“That week of interviews showed me that successful people are playing an entirely different game.”

That simple form for Stanford law is a perfect example of where a relatively tiny difference in culture can make a huge difference in access. Vance didn’t lack knowledge of the form — he wasn’t suffering an information breakdown, as we so often assume of first-generation students. He simply wasn’t willing to ask what felt like a favor of someone he didn’t know. Self-reliance is a cardinal virtue in Vance’s world, where bonds of kinship and trust take years to develop. “The professors I selected to write my letters [of recommendation] had gained my trust,” he writes. “I listened to them nearly every day, took their tests, and wrote papers for them.” They could be asked for a favor. The dean, both a stranger and a bigwig, could not.

It’s easy to view that as a silly distinction for a student to make, especially for something as important as a law-school application. But from a student’s perspective, requiring the pro forma signature of a random college official probably seems pretty silly, too. Higher education is choked with micro-barriers like that.

Reading Hillbilly Elegy, I thought about how much time we spend imploring students to seek guidance for obstacles of our own devising. We produce bureaucratic hurdles, then ask students to assume good faith and a willingness to help on the part of professors and administrators who don’t always exhibit such openness. Wealthier, parentally enabled students feel perfect freedom to ask for accommodations in exchange for their tuition dollars. But Vance highlights the awkwardness of telling low-income students to be grateful for their scholarships and also empowered to make demands.

He’s especially sharp in describing the opaque corners of the collegiate world, where decisions are made about who gets job opportunities, who makes it into the right student groups, and who gets connected to the most helpful alumni. These are the areas where no amount of diligent rule-following will do the trick, because the rules are intentionally unwritten. “The entire process was a black box, and no one I knew had the key,” Vance writes of his experience trying to join The Yale Law Journal. “I had no idea what was going on.”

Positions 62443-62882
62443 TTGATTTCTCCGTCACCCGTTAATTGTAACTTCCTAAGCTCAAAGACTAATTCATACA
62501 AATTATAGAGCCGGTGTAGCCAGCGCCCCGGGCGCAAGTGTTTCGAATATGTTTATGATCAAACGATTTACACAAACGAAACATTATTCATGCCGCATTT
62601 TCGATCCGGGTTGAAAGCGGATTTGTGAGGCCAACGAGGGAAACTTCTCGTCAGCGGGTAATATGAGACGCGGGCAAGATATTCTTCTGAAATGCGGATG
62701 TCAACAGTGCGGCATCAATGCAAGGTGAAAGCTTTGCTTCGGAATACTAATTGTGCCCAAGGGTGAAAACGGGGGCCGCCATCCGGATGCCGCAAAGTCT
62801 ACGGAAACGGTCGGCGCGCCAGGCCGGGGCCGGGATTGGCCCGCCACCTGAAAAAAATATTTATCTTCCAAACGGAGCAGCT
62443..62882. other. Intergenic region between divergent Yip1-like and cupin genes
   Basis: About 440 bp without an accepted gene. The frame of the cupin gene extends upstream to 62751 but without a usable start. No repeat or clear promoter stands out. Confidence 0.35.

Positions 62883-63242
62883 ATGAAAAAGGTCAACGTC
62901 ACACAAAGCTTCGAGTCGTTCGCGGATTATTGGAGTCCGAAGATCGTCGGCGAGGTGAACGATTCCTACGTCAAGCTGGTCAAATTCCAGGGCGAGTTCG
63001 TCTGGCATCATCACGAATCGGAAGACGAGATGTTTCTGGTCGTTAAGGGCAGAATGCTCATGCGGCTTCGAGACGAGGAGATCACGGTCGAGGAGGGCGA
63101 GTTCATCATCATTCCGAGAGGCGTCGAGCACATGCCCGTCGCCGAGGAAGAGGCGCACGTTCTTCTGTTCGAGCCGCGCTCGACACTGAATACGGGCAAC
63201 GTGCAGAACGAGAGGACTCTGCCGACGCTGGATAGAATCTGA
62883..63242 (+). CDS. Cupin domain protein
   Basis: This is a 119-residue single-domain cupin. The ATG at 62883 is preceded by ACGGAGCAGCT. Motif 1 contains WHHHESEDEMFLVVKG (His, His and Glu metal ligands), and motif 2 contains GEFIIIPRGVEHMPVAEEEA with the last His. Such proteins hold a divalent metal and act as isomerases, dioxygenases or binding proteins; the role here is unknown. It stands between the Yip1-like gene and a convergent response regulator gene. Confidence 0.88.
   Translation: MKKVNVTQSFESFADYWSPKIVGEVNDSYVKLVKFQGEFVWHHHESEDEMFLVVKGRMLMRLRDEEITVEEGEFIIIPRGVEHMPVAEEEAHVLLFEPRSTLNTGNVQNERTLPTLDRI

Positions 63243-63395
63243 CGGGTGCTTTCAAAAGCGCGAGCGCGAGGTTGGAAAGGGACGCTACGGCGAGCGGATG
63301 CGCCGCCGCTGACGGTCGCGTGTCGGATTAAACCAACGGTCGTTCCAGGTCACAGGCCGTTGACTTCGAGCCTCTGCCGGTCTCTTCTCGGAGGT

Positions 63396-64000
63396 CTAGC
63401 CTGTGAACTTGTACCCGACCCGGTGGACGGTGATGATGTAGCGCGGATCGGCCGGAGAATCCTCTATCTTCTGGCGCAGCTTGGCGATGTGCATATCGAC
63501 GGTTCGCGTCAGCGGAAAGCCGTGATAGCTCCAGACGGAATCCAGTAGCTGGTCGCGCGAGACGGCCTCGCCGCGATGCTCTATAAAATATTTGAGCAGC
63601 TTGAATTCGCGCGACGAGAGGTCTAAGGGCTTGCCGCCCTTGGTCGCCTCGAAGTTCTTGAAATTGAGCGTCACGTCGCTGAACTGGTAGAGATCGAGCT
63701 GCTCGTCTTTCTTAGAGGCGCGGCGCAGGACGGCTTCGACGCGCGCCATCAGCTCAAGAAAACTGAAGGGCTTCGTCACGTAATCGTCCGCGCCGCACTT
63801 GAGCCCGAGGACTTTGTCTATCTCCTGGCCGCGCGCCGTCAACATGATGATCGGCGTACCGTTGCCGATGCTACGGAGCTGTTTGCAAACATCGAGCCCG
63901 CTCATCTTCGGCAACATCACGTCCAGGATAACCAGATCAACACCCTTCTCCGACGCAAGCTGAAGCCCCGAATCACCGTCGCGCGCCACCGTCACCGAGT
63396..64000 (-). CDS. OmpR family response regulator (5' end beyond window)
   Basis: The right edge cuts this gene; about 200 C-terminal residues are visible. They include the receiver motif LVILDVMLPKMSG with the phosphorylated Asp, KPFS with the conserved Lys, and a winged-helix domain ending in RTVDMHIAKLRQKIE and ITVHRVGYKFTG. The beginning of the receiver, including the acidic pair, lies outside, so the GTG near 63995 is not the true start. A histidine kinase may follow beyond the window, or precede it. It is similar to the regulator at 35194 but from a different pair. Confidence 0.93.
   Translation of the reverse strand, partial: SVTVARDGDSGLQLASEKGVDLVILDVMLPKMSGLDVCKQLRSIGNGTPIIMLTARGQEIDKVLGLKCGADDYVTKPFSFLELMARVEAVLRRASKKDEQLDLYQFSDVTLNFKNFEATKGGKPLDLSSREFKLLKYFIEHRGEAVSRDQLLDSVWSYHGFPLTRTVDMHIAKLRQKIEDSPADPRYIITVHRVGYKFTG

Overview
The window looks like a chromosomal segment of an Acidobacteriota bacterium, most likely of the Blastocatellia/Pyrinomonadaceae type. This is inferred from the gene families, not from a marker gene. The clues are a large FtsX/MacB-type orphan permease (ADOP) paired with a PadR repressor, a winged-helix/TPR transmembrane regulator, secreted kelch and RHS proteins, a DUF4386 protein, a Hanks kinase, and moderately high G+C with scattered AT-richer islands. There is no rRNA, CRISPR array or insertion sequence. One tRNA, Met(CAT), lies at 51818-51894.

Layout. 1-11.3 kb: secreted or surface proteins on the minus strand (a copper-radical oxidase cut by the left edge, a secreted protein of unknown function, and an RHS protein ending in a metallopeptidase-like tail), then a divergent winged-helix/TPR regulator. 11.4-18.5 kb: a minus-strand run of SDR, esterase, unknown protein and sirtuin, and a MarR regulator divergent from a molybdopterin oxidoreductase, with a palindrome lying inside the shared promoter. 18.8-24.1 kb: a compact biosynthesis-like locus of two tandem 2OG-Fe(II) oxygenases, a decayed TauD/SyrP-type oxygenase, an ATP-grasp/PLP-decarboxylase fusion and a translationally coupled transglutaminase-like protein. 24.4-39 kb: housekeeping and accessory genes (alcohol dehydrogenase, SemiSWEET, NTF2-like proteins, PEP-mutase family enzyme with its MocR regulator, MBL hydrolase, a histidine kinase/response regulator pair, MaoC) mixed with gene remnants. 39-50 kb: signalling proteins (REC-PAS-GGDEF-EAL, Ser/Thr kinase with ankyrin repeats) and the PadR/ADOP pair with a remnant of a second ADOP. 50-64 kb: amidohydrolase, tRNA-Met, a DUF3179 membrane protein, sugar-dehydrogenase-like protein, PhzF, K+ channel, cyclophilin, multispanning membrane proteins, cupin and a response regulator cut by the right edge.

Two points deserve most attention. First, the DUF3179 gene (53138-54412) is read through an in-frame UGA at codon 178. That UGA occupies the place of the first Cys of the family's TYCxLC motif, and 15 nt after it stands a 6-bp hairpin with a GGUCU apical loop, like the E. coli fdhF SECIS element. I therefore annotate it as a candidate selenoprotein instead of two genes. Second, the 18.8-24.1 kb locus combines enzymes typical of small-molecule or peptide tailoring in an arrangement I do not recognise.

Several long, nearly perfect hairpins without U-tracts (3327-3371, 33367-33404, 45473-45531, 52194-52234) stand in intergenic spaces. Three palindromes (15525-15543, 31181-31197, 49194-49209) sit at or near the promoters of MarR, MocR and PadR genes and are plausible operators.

A similarly hazy authority holds sway when it comes to summer internships, which matter hugely for a student’s career prospects. Not only is there no manual to guide the uninitiated; there’s also a taboo against direct questions. “There’s no database that spits out this information, no central source,” Vance writes. “In fact, it’s considered almost unseemly to ask.”

That’s because we’re all a little squeamish about the mechanics of networking, and our discomfort comes to the fore when we have to explain the dark arts to a newcomer. I felt the weight of Vance’s incredulity when he describes his first internship search at Yale law. “That week of interviews showed me that successful people are playing an entirely different game,” he writes. “They don’t flood the job market with résumés, hoping that some employer will grace them with an interview. They network.”

Vance was lucky enough to have mentors who offered honest guidance, primers on the unwritten rules of an unseen game, but too few students get that kind of break. The Gallup-Purdue Index puts enormous stock in the value of mentor relationships, correlating them to higher personal well-being and job satisfaction among graduates. But the inaugural survey in 2014 found that barely one in five students had a mentor as part of their undergraduate experience. Outside of niche scholarship and retention programs, we’re not doing nearly enough to help students navigate the unmapped terrain of academic and professional life.